[1] The appellants applied to the Crofters Commission in terms of sections 24 and 25 of the Crofters (Scotland) Act 1993 for an order that part of their croft at Ardailly Mill, Gigha should cease to be croft land. They proposed that the site would be sold for the purpose of use as a dwellinghouse and the proceeds used by them for renovation of the existing croft house. The application was refused on the following grounds: “As there are only two crofts on Gigha, decrofting for the purpose of housing must be to the disadvantage of the crofting community. Housing on Gigha would best serve the interests of the crofting community by building on non-croft land”.

[2] We agreed to deal with this case on written submissions as the arguments for the appellants had been very fully set out as part of their grounds of appeal. We afforded both parties an opportunity to lodge further submissions. Neither party sought to lodge additional material. This was understandable in relation to the appellants, having regard to the detail of their grounds, but we had some concern when it was intimated that no submissions were to be made on behalf of the Commission. This was the first case under the new procedure and the lengthy grounds of appeal might have been thought to merit a response. We considered whether to insist on a hearing. However, we were anxious to avoid unnecessary expense for the appellants and we resolved to attempt to deal with this case on the available material. On settling to consider the matter in further detail, it became apparent that the case raised a variety of issues which it would be inappropriate to resolve in absence of a contradictor but as we found it possible to reach a decision without requiring to deal with all the issues, we have done so. We have also thought it appropriate to touch on several matters with a view to giving guidance or flagging up points which may require more detailed consideration in any subsequent case.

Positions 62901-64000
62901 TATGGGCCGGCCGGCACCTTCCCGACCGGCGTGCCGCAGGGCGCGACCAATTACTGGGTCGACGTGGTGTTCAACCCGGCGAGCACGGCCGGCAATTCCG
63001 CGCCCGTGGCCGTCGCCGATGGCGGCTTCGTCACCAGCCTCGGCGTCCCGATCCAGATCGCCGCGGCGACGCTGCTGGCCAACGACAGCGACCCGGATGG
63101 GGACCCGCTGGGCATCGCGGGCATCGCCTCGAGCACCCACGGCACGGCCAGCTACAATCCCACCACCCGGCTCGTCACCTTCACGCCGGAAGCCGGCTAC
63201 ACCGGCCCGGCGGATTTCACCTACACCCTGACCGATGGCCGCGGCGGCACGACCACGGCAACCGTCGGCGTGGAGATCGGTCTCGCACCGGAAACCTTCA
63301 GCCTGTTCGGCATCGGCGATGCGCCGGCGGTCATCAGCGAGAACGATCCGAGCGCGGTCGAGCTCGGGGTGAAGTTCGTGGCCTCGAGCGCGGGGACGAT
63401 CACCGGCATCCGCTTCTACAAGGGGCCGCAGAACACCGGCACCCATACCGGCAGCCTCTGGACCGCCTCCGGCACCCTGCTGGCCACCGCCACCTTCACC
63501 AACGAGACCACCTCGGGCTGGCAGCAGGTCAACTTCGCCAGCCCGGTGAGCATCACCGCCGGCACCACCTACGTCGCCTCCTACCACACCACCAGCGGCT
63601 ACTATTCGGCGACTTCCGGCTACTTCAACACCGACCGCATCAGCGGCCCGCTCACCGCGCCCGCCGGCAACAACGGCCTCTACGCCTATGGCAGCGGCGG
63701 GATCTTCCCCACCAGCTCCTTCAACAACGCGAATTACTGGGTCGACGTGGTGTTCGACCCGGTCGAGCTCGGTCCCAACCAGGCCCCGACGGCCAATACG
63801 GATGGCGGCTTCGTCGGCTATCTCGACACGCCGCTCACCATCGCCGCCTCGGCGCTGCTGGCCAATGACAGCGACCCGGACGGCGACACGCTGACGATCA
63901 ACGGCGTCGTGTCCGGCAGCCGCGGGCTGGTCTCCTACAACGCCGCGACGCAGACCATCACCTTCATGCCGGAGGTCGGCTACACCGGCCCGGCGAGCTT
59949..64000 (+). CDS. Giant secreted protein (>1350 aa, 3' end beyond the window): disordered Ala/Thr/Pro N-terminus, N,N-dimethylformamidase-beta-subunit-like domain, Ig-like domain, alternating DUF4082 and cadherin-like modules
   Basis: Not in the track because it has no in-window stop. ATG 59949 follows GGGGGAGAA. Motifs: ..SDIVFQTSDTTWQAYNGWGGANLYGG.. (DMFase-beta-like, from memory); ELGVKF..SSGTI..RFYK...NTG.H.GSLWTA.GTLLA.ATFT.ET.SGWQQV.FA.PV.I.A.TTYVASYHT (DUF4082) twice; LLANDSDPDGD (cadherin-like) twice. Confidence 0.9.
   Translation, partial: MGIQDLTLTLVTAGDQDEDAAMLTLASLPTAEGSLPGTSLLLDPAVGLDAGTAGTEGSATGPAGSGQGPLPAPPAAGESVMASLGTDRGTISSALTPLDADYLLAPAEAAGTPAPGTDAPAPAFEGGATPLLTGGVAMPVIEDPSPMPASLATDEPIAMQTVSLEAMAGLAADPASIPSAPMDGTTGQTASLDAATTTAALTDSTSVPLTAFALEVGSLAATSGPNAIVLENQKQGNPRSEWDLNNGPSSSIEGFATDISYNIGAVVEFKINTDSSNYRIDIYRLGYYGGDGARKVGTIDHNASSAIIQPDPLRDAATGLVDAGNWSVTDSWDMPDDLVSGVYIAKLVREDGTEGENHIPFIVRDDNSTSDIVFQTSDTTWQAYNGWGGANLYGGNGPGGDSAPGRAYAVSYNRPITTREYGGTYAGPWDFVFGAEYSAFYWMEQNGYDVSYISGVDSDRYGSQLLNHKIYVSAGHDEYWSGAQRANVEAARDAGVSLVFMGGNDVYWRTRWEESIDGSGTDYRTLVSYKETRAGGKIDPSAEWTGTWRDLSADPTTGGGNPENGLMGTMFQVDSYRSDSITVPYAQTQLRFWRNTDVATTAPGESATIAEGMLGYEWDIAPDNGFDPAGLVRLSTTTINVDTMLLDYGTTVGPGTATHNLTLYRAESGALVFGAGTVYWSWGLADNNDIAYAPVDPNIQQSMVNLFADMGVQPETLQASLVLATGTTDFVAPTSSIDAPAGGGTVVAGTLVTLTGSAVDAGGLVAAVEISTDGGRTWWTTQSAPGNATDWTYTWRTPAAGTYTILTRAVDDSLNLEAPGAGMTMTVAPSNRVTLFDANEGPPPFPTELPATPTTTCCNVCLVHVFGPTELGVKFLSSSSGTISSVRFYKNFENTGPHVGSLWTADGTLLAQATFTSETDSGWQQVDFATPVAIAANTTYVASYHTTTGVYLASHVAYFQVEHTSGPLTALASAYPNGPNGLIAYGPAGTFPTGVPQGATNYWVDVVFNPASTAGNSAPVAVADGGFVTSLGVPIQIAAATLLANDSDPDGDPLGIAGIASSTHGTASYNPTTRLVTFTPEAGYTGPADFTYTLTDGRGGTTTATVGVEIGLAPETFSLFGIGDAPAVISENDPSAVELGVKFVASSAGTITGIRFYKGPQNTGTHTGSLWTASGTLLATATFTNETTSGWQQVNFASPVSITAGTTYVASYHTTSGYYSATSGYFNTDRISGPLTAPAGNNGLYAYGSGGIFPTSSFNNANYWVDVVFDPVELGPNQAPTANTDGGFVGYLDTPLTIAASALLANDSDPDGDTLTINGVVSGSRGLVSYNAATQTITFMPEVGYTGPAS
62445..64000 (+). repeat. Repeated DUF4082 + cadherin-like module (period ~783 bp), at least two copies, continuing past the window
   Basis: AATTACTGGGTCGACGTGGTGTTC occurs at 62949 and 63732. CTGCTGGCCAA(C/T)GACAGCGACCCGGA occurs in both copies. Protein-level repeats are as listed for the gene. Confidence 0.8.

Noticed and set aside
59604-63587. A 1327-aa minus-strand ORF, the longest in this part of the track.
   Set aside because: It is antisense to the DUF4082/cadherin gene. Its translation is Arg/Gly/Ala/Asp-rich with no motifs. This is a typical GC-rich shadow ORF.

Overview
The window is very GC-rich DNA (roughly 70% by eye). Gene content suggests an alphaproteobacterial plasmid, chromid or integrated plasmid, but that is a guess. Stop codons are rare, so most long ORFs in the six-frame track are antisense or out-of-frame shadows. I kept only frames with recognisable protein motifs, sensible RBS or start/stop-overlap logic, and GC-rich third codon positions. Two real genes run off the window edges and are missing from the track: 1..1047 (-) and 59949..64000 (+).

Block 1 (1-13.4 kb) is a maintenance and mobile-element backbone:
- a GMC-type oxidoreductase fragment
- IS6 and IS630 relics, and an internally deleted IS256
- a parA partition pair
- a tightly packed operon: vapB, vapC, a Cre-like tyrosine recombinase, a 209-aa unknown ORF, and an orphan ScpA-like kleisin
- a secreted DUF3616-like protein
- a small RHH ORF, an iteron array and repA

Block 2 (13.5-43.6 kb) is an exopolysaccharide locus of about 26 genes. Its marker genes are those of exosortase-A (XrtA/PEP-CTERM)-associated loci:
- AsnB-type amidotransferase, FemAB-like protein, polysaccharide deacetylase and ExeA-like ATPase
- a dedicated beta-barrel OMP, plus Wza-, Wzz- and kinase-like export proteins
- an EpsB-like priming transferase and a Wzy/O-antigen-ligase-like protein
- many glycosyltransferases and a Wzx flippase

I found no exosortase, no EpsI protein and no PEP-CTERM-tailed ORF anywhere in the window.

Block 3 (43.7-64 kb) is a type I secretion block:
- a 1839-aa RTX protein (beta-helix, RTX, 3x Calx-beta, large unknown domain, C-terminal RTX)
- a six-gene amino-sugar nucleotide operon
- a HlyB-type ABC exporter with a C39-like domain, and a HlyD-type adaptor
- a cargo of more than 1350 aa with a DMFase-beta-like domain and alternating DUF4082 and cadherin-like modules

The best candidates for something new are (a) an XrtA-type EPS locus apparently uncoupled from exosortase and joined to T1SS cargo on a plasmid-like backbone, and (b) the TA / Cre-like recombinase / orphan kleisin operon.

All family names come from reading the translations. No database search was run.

Authorities

Ferguson v Crofters Commission 1999 SLCR 77
Fox v Crofters Commission 1991 SLCR 38
Gammie v Crofters Commission 1998 SLCR 49
Inkster v Crofters Commission – SLC/168/04
Knight v Crofters Commission 1999 SLCR 102
Libberton Proprietors Ltd v MacKay 1973 SLT (Land Ct) 13
MacKintosh v Crofters Commission 1991 SLCR 48
MacCallum v Duke of Hamilton’s Trustees 1924 SLCR App.513 at 514.

Statutory material

Crofters (Scotland) Act 1993
Crofting Reform etc (Scotland) Act 2007

[3] The full text of the relevant statutory provisions can readily be found in published material or on various websites including http://www.opsi.gov.uk/legislation/ and we see no purpose in repeating sections at length. Subsequent references are to the provisions of the 1993 Act as amended by the 2007 Act.

Statement of Facts

[4] The facts found established to the satisfaction of the Commission were set out as follows:

1. The appellants are the owner occupiers of the croft known as Ardailly Mill, Gigha, which extends to 5.827 hectares.

2. The croft is vacant for the purposes of sections 23 to 25 of the 1993 Act, as amended by the 2007 Act.

3. There have been no previous decrofting or resumption applications in respect of the croft.

4. The appellants applied to decroft an area of 0.143 hectares of the croft for the purpose of building a dwelling house. They submitted the following additional documents: